Stable environment 07 November 2011
Problems of vehicle instability don't stop at mechanical breakdown, nor even resulting downtime. Andrew Woolfall points to legal ramifications, whether due to poorly maintained trucks or overloading
Ever since loads were first transported by commercial vehicles, right back to horse-drawn platforms and simple handcarts, items have fallen off. The transport industry has still not fully resolved this issue and every year operators are involved incidents that can, at worst, have catastrophic consequences. And despite a plethora of guidance by various agencies, there are still common misconceptions about how loads can, and should, be secured.
When problems do arise they invariably fall into one of two categories. First, there are the issues resulting from a load falling from the vehicle while it is moving. Then secondly, there is the problem of a load moving or shifting, resulting in difficulties arising during the loading or unloading processes. Both types of incidents have the potential to result in one of two types of consequence.
First, there is the injury or damage ensuing as a direct result of the load moving – for example, the vehicle rolling over somebody, or someone or something being struck by the falling load. Alternatively, injury can be sustained as a secondary consequence, when somebody has an accident as a result of dealing with the spilt load. Examples include an employee falling from a trailer bed or someone driving into an object on the highway.
Other issues can also arise, including damage to the product being transported or damage to the vehicle or trailer transporting it. Where a load is discharged onto the highway there are inevitably problems with regards to traffic disruption, as the load is recovered, and operators are frequently held accountable for the costs involved in such operations.
Incidents that occur on the public road are often well publicised but those that take place on private premises do not generally see public scrutiny. The HSE (Health and Safety Executive) recently estimated that more than 200 people every year are involved in loading or unloading incidents involving being struck by falling materials. A number of these were fatal accidents.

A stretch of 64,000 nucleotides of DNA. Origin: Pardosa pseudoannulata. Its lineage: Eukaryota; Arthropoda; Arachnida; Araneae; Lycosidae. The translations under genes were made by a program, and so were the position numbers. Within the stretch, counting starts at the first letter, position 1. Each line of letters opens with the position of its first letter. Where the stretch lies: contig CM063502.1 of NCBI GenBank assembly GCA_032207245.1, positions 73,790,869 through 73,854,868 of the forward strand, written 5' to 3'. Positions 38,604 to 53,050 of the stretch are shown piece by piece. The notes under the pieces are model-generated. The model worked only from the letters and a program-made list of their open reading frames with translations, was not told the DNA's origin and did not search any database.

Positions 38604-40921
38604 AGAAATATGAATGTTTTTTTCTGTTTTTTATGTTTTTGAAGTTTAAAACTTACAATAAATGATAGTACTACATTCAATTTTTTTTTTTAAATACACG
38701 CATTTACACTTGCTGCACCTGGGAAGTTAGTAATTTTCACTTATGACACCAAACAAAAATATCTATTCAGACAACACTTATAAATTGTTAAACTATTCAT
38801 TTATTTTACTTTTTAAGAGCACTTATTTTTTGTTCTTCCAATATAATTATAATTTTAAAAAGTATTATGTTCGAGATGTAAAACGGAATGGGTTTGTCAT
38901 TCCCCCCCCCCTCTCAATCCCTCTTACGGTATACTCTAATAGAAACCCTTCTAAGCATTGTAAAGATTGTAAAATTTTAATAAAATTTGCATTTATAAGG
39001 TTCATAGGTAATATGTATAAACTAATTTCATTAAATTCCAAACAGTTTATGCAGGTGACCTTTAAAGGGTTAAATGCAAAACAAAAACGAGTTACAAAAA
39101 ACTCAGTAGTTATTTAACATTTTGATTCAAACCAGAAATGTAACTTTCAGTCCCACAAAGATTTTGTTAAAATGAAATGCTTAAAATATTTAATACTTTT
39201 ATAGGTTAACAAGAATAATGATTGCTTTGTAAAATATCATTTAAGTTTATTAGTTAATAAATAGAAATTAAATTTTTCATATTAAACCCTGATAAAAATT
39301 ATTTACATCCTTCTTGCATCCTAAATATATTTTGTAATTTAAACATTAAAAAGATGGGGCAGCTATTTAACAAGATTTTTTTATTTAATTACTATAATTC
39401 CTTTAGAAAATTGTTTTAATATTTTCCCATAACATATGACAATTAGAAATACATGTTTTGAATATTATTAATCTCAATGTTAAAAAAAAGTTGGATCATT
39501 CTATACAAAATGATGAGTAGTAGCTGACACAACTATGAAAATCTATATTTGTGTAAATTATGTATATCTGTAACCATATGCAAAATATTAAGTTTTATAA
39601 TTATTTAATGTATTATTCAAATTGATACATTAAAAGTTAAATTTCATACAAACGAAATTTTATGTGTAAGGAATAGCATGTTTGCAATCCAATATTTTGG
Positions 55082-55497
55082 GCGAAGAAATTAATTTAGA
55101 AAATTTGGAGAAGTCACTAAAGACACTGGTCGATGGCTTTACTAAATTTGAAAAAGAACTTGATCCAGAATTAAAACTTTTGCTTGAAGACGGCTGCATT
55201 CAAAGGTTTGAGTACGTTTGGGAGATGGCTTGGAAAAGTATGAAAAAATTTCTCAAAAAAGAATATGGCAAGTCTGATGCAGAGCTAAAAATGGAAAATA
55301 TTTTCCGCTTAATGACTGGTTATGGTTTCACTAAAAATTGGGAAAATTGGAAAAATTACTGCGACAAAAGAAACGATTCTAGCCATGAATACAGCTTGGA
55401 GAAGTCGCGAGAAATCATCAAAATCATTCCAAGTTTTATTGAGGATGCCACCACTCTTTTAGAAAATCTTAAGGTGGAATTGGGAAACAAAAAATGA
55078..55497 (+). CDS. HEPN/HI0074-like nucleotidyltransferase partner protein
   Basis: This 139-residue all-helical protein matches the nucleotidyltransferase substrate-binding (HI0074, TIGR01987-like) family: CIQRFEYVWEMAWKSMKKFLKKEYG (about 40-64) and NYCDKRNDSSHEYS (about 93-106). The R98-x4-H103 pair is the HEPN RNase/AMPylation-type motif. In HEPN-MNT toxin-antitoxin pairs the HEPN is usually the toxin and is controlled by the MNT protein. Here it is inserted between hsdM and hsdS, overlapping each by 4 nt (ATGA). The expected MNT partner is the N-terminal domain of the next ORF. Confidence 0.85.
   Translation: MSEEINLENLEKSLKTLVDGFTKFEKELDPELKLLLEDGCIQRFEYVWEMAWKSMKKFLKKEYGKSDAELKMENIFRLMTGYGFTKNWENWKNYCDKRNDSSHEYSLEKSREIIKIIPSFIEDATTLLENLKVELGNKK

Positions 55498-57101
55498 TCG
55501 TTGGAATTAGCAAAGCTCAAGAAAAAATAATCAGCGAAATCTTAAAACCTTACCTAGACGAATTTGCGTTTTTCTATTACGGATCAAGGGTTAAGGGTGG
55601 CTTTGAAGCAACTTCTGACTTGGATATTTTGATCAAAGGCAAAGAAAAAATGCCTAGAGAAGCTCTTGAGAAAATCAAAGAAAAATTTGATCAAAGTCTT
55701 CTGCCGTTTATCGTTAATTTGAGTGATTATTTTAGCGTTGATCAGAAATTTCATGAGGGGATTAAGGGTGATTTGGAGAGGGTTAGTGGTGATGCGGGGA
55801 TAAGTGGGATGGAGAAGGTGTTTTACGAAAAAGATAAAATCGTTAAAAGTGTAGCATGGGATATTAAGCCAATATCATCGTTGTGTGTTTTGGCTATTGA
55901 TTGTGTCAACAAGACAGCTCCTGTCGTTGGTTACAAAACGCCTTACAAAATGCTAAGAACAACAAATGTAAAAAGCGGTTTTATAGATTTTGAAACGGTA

The key point is that whenever a vehicle changes speed or direction, anything on or in it that is not properly secured is free to move. Loads usually shift the most under braking conditions or during sharp cornering. But there are many misconceptions about how such movement can be minimised or, even better, prevented – and the popular but entirely wrong view that heavy loads are intrinsically safe and either do not move at all or do not move a great deal.
While heavy loads do, as a general rule, need a great deal of force to overcome surface friction, this alone cannot be relied upon to hold them in place. Drivers and operators are generally not qualified to calculate the coefficient of friction and frequently do not appreciate the issues that can reduce its effectiveness in preventing load movement. The plain fact is that an unsecured heavy load can still move on a vehicle bed – for example if it lifts slightly, even for a fraction of a second, during the course of a journey. Alternatively, if the trailer bed does not provide adequate grip, a heavy load can slip, with minimal changes in the angle of the vehicle, even at walking speed.
In one manslaughter prosecution a 60-tonne press fell from a trailer bed when the vehicle and trailer was reversed only a few yards to allow another vehicle to manoeuvre away. Everyone at the site had assumed that the weight of the press would be sufficient to prevent it from moving. None appreciated the very slight incline on the ground and the fact that the base of the press had been contaminated by oil. The combination of these two factors led to the press slipping from the trailer and crushing to death a site worker. The driver was prosecuted for manslaughter and his employer was prosecuted for various health and safety offences.
Missing the point
Other frequently encountered misconceptions include the view that the curtains on a curtainsided trailer form part of the load securing system. They do not. They are simply there to protect the load from the weather and to allow for easy access. Placing unsecured items within a curtainsided vehicle and simply hoping that the curtains will prevent the load from falling off the vehicle is an almost guaranteed way of inviting close scrutiny by the enforcement authorities and a possible prosecution. The curtain will not necessarily prevent the load falling and under no circumstance will it prevent the load moving within the vehicle.
This leads to another issue: preventing loads from falling off a vehicle or trailer is not the only issue: load restraints and load containment should also be used to prevent loads from moving within the vehicle or trailer space. Loads moving within a vehicle can lead to a loss of stability or balance, and the vehicle then rolling over. Backhouse Jones has dealt with numerous cases where the vehicle may not have immediately lost its load, but has turned over as a result of the load having moved. This includes loads carried in curtainsided vehicles, on rigid vehicles and even liquid loads containing live crabs.
It is clear that what actually prevents insecure loads from becoming a serious problem is a combination of load restraints and load containment. Both of these need to be used to ensure that loads are prevented from moving in any direction. Load restraint means preventing the load from moving, relative to the bed of the trailer or vehicle, while containment involves preventing the load leaving the vehicle.